Sense & Sensitivity by Harriette Cole

First Step to Fitness Is Making the Commitment

DEAR HARRIETTE: I am becoming increasingly lazy. I rarely exercise, and I have lost my motivation to do so. I worry that I will start to get really out of shape. Despite my awareness, I have trouble getting myself up and out to try and stay fit. Other people I know belong to gyms or have personal trainers to motivate them, but I have neither. How can I start a fitness regimen that I will be interested in maintaining? I want to look my best for beach season! -- Fearing the Flab, Bayonne, N.J.

DEAR FEARING THE FLAB: Your first step is to commit to fitness. Next, make a plan that you can do at home. Quite a few cable channels feature exercise programs in the morning. You can follow along with the teacher on such a show to ensure that you are doing the moves correctly and reduce the chance of injury. You can also purchase exercise DVDs at many stores or online. With the support of a virtual teacher, commit to exercising at least three days a week.

Give yourself time benchmarks that will help you stay the course. For example, if you know you are going to the beach on a particular date, mark that on the calendar to help you keep your focus.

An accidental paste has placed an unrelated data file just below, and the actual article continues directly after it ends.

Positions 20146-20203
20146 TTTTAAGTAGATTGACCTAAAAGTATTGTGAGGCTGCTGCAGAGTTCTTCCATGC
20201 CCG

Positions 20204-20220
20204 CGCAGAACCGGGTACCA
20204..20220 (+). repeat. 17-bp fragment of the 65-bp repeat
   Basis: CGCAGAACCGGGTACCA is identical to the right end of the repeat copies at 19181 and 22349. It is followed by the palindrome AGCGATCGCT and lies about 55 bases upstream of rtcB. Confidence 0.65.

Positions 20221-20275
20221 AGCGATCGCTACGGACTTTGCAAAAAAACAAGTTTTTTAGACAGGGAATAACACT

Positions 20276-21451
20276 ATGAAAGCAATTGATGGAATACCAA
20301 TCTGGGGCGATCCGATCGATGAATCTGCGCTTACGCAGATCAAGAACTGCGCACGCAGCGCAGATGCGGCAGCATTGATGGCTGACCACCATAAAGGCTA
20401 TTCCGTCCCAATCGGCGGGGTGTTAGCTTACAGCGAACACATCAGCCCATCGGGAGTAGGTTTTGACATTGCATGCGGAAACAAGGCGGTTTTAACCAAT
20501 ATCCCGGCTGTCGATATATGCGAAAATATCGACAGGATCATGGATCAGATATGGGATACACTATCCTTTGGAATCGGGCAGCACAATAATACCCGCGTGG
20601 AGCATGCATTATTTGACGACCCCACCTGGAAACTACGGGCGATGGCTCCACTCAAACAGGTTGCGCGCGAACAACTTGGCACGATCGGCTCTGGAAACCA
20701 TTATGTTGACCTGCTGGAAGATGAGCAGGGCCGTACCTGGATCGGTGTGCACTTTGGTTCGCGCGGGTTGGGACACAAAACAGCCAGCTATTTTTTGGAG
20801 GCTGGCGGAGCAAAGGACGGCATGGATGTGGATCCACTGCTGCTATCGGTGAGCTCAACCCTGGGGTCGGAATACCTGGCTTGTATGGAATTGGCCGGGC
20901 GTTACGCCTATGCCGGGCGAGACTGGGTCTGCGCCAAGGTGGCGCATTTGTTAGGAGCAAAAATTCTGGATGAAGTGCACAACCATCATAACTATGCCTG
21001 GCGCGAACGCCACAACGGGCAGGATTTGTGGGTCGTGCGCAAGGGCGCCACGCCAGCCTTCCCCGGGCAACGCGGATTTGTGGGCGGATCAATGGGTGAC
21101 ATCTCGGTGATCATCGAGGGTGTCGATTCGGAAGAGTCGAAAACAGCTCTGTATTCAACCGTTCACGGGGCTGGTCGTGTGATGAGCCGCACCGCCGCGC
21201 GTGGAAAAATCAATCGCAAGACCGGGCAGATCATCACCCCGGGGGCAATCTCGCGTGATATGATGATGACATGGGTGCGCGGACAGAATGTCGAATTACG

If you have a friend in your neighborhood who is also interested in getting fit, you can find out of he or she would like to buddy up with you to walk several days a week as well. You can do it!

DEAR HARRIETTE: I am supposed to speak at my class's graduation, and I don't know where to start. I have written down a speech with various ideas, but I am nervous about them being in a jumble and about my speech not having an impact. I mean, I am not worried about messing up because people will forget about it in a few weeks -- but I am not sure I want people to forget about the speech! I want it to have an important enough impact for them to remember it, but I am not particularly philosophical or profound. I also want it to be light enough for people to laugh. Where do I start? -- Stage Fright, Philadelphia

DEAR STAGE FRIGHT: Start by thinking about the big message you want to share with your class. What stands out for you as emblematic of the class? What are your class strengths? Do your best to remember funny stories and moving moments that you can use to reflect on your time together.

Write an outline for your speech just as you used to do in English class. Build out your thoughts in an organized manner. Sprinkle in humor throughout while maintaining the tenor of the core theme you want to convey. As you write your speech, stick to your outline. Then read it out loud a few times to see if it works as a spoken piece. Ask someone you trust to listen to you to help you edit and refine.